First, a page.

“Letting Deutsche Bank go under should never be an option, markets are starting to price it in. For a bank that relies on confidence (as all do) that is terrible news,” said Louise Cooper, the founder at Semaphore Macro Limited.
At the moment, the global financial system has a confidence crisis as much as it has an actual one. Will the ECB and German government allow Deutsche Bank to go under? Doubtful. Here’s how we got to this point and what to watch for going forward:
As the top german bank, and arguably one of the most influential in Europe, Deutsche Bank has been at the forefront of U.S Department of Justice crosshairs after being pressured to pay up on $14 billion in settlement fines following claims that they fraudulently managed the selling of mortgage securities in September.
This comes in the face of massive questions of solvency for Deutsche Bank. Since 2008, up until now, news coming out of the bank (and for the system as a whole) have been “relatively” uneventful. So why is it now being questioned as a bank of vital need?
According to an analysis report on banking in Germany from the IMF, “The relative importance of Deutsche Bank underscores the importance of risk management, intense supervision of [globally systemically important banks] and the close monitoring of their cross-border exposures…”
Translation: Deutsche Bank is really well connected, and if it is under pressure – the whole world should pay attention.
In that same report the IMF stated that among the most important banks, “Deutsche Bank appears to be the most important net contributor to systemic risks, followed by HSBC and Credit Suisse.”
Further translation: Deutsche Bank is an institution that is too big to fail, and it is at risk.
So it should not be any surprise that this story is unravelling in such a perilous way. According to some German politicians, it is though.
In a recent interview the German parliament’s economics committee chairman Peter Ramsauer noted that the disputed between the U.S Department of Justice and Deutsche Bank “has the characteristics of an economic war.”
While trade and competition amongst government and nationally important organizations is nothing new, this is a crisis of political posturing as much as it is one of financial chess.
Central Banks on Deutsche Bank
Then there were the central bankers. If trade war allegations and muddling over too-big-to-fail were not compelling enough, central banking policy has certainly not helped.
The current President of the European Central Bank (and former Goldman Sachs banker) Mario Draghi went to the mountain top to preach. Mr. Draghi proclaimed to anyone that would listen that the ECB’s low interest rate plan was not causing the problems that Deutsche Bank has found itself in.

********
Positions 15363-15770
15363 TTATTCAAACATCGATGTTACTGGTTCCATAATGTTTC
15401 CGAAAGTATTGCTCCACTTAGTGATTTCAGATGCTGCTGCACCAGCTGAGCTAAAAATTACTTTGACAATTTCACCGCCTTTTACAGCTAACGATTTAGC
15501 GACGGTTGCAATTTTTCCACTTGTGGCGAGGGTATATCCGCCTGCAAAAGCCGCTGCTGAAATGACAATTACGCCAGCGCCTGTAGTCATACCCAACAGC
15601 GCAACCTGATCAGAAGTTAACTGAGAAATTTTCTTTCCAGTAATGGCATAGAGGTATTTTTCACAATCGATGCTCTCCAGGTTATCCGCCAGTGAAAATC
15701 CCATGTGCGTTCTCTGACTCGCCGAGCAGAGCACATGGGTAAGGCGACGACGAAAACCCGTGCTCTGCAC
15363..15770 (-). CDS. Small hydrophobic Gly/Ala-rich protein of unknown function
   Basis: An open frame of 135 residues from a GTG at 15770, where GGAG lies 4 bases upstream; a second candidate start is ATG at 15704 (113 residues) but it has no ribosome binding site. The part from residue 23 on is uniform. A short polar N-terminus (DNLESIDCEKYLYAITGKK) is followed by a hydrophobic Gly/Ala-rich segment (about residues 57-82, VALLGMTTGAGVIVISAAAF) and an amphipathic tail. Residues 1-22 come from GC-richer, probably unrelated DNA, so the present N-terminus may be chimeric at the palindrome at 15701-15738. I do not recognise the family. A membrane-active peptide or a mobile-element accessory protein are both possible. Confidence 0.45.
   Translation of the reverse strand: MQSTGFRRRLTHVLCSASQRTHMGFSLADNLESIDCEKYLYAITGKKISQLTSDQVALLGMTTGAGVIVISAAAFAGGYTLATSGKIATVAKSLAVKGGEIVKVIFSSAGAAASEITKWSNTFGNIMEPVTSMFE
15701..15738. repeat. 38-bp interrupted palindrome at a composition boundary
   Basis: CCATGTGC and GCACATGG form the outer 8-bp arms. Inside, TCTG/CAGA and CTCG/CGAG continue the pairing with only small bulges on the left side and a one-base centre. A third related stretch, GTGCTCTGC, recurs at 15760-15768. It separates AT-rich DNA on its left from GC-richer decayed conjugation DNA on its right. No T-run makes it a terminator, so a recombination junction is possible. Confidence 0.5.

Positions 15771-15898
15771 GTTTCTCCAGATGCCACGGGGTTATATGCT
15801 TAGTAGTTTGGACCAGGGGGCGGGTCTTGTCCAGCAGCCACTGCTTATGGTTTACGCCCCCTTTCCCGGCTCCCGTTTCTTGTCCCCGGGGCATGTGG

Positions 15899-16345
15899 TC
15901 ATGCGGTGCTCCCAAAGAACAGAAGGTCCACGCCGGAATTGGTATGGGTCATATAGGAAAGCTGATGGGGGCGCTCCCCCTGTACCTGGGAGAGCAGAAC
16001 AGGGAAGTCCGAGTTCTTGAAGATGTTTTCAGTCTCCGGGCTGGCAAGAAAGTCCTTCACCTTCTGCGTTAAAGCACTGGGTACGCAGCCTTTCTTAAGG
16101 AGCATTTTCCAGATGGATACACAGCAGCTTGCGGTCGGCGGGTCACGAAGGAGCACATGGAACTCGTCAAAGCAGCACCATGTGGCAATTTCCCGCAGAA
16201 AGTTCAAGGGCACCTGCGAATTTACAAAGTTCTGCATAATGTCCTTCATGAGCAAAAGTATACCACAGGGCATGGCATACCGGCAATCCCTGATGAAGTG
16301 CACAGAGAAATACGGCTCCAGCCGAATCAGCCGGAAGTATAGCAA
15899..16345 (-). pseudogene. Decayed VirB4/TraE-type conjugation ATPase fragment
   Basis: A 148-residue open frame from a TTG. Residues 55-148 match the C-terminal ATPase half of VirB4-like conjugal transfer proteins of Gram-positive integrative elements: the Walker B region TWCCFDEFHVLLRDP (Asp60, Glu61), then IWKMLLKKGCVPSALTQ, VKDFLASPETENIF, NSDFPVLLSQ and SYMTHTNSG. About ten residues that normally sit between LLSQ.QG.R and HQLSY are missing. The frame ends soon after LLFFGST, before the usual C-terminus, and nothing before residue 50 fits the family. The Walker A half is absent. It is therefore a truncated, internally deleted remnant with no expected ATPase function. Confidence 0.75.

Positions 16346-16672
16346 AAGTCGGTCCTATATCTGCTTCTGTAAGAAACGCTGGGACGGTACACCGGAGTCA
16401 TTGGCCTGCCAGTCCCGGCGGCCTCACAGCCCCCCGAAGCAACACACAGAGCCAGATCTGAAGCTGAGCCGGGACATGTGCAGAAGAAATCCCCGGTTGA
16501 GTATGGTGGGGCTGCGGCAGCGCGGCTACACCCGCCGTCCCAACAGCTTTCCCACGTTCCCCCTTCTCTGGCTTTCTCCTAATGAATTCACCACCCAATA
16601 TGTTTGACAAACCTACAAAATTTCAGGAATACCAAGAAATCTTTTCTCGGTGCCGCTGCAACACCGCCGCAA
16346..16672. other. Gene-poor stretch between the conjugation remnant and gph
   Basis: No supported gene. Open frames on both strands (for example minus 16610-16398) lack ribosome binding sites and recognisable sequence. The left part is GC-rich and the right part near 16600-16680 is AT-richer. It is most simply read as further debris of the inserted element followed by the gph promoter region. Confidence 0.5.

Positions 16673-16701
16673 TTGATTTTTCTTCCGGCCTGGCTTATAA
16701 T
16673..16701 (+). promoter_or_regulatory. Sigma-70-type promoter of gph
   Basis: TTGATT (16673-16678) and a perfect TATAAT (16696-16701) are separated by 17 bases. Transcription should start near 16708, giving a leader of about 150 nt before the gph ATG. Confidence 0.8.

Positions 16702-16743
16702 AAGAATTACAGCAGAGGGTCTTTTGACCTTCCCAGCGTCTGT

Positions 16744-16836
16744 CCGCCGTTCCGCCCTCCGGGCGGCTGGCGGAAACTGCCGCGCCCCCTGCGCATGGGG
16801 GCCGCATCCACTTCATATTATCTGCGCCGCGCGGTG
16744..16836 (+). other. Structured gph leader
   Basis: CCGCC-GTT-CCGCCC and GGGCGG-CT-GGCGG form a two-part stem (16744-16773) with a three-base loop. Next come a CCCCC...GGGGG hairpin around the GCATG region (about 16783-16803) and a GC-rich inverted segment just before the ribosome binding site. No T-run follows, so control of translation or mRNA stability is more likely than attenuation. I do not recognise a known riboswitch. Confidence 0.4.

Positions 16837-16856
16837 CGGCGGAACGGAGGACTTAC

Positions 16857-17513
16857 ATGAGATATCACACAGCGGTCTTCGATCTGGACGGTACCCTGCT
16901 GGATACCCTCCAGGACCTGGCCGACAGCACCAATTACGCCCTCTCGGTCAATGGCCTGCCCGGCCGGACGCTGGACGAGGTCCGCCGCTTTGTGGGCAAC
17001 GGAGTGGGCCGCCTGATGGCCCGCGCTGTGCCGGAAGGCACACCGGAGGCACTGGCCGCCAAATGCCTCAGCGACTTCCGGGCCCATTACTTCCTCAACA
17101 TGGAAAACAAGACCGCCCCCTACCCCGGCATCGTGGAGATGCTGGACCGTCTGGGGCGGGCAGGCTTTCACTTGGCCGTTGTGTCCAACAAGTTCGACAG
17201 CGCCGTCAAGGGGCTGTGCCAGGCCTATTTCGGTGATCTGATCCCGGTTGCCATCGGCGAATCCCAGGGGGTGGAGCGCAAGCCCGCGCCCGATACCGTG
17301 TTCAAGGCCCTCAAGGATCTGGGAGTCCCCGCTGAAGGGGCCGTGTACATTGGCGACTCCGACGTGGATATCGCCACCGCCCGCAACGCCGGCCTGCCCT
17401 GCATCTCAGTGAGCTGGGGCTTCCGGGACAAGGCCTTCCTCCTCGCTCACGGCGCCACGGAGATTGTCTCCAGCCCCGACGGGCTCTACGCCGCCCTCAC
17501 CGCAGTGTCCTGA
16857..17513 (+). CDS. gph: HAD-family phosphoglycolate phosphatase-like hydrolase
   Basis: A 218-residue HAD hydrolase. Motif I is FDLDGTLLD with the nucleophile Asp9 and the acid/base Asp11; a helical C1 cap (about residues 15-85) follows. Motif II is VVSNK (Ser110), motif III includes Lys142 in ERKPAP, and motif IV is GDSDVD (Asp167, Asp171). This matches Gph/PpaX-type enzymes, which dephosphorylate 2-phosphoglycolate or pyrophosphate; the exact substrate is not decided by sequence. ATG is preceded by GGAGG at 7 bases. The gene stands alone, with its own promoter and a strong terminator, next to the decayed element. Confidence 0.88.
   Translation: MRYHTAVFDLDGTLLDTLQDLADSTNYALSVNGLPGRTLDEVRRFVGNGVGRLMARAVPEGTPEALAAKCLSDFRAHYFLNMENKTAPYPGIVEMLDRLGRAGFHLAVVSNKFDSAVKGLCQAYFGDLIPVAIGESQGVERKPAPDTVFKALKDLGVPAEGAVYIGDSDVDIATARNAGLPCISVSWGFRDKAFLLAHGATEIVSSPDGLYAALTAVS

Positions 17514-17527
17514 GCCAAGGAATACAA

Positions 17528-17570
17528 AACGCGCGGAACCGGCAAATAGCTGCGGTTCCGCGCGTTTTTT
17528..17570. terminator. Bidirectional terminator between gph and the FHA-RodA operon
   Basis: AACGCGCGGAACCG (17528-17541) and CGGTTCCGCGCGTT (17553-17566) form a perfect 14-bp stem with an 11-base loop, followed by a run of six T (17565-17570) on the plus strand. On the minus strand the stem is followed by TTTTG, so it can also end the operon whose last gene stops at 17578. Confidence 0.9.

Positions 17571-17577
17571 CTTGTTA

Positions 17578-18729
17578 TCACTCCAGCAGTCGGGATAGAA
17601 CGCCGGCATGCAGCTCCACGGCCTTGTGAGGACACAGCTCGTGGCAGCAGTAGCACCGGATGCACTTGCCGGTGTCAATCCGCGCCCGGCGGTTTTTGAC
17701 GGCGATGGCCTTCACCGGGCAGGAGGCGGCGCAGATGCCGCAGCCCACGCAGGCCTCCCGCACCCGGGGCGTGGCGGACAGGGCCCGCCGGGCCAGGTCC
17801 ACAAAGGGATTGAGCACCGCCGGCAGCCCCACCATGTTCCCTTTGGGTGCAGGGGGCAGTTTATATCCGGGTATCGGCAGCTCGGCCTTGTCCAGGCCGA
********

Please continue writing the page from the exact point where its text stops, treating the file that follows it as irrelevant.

German bankers call foul.
Almost immediately after Draghi’s statement, the head of one of the largest banking organizations in Germany was stern in pointing out that he believed the ECB has been a catalyst for Deutsche Bank’s problems.
Michael Kemmer, the head of Germany’s BdB banking association, said in a radio interview that the ECB’s low interest rate policy was partly responsible for the current problems that Deutsche Bank is finding itself with.
European Central Bank President Mario Draghi said last week that the bank’s low interest rate policies were not responsible for the problems that Deutsche Bank is facing.
“No I don’t share this view,” Draghi told reporters when asked about Kemmer’s remarks on Deutsche Bank and whether the bank posed a systemic risk.
“If a bank represents a systemic threat for the euro zone, this cannot be because of low interest rates – it has to do with other reasons.”
Now the German government, ECB and the IMF are left at a crossroads. If recent history was to be any indicator, this is where elite connections meet government action. While confidence may rattle markets, the elite of the elite will meet in the background to calibrate the winners and losers.
The top central bankers in the world, and ultimately the bankers who decide on monetary policy, are connected to the world’s largest private bank institutions. Those central bankers are then connected to the political leadership. This is important because Christine Lagarde, the head of the IMF, is from the private banking realm and now runs the central bank for the central banks.
This is also important because it gives a very clear map of expectations. It also allows you to see through the noise and understand that the possibility of Deutsche Bank failing is a very unlikely option. The elite connections, perceived importance and political careerism would never condone such actions.
There are stormy days ahead and certainly areas to pay close attention to.
According to best selling author and economic expert, Jim Rickards, “just because Deutsche Bank is “too-big-to-fail” does not mean it’s too big to cause investor losses.” To see that, is to understand that while Deutsche Bank might not be allowed to go under, there will be winners and losers through the turmoil.
Stay tuned as this story continues to play out. On the horizon this week, Friday and Saturday the ECB’s Mr. Draghi will be meeting at the IMF/World Bank Annual Meetings in Washington, D.C. Statements, signals and triggers from the meeting will give further evidence to what bail-out, bail-in and loses might be expected.
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This story originally appeared in the Daily Reckoning